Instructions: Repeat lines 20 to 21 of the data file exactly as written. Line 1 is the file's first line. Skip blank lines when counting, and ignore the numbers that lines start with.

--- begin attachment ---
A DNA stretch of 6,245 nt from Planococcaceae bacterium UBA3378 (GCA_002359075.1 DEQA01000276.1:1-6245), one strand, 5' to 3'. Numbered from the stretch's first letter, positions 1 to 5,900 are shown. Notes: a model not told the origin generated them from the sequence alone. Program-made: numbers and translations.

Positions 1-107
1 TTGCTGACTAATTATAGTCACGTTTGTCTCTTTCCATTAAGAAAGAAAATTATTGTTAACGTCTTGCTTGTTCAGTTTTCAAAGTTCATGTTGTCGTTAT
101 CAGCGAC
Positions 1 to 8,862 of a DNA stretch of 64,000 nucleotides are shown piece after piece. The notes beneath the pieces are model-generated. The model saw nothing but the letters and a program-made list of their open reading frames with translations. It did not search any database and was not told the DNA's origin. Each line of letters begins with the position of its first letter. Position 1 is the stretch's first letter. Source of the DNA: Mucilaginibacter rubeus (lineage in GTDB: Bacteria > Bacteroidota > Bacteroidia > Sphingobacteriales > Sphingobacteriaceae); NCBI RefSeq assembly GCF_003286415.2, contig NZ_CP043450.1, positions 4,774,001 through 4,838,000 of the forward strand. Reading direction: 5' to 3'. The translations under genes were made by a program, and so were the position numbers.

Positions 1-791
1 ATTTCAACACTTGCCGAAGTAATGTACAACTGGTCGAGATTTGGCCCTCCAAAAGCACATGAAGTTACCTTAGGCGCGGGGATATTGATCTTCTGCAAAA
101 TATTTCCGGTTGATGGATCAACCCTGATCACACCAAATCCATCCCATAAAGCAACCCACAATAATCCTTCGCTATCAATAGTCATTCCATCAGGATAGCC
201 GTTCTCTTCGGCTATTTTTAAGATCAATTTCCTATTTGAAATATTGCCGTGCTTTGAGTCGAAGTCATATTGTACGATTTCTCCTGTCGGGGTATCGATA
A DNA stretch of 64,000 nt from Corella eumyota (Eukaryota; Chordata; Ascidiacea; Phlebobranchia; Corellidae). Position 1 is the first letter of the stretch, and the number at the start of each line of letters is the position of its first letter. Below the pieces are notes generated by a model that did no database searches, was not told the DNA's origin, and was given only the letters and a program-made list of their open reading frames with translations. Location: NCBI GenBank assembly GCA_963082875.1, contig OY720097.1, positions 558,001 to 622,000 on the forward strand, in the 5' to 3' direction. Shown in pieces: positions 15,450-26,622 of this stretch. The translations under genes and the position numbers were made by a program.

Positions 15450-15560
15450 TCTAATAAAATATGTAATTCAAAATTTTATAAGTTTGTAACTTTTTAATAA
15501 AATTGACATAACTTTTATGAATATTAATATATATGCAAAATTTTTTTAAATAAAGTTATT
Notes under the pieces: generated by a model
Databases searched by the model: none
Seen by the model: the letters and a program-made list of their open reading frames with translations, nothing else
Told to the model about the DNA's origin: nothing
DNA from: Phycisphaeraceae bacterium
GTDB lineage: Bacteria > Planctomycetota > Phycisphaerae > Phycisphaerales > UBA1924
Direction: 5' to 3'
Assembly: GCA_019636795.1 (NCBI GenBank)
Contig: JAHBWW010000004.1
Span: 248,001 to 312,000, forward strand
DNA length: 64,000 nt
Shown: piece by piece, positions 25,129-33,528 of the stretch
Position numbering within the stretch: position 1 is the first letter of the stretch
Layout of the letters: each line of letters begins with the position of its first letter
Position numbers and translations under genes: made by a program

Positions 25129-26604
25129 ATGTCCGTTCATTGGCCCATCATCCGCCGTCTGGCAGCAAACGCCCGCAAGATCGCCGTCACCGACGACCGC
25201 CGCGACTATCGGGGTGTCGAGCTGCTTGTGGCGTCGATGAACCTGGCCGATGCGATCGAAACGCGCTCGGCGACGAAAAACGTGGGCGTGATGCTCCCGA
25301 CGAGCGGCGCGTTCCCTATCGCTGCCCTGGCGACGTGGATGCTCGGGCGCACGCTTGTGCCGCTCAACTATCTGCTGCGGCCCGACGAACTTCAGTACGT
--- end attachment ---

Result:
Direction: 5' to 3'
Assembly: GCA_019636795.1 (NCBI GenBank)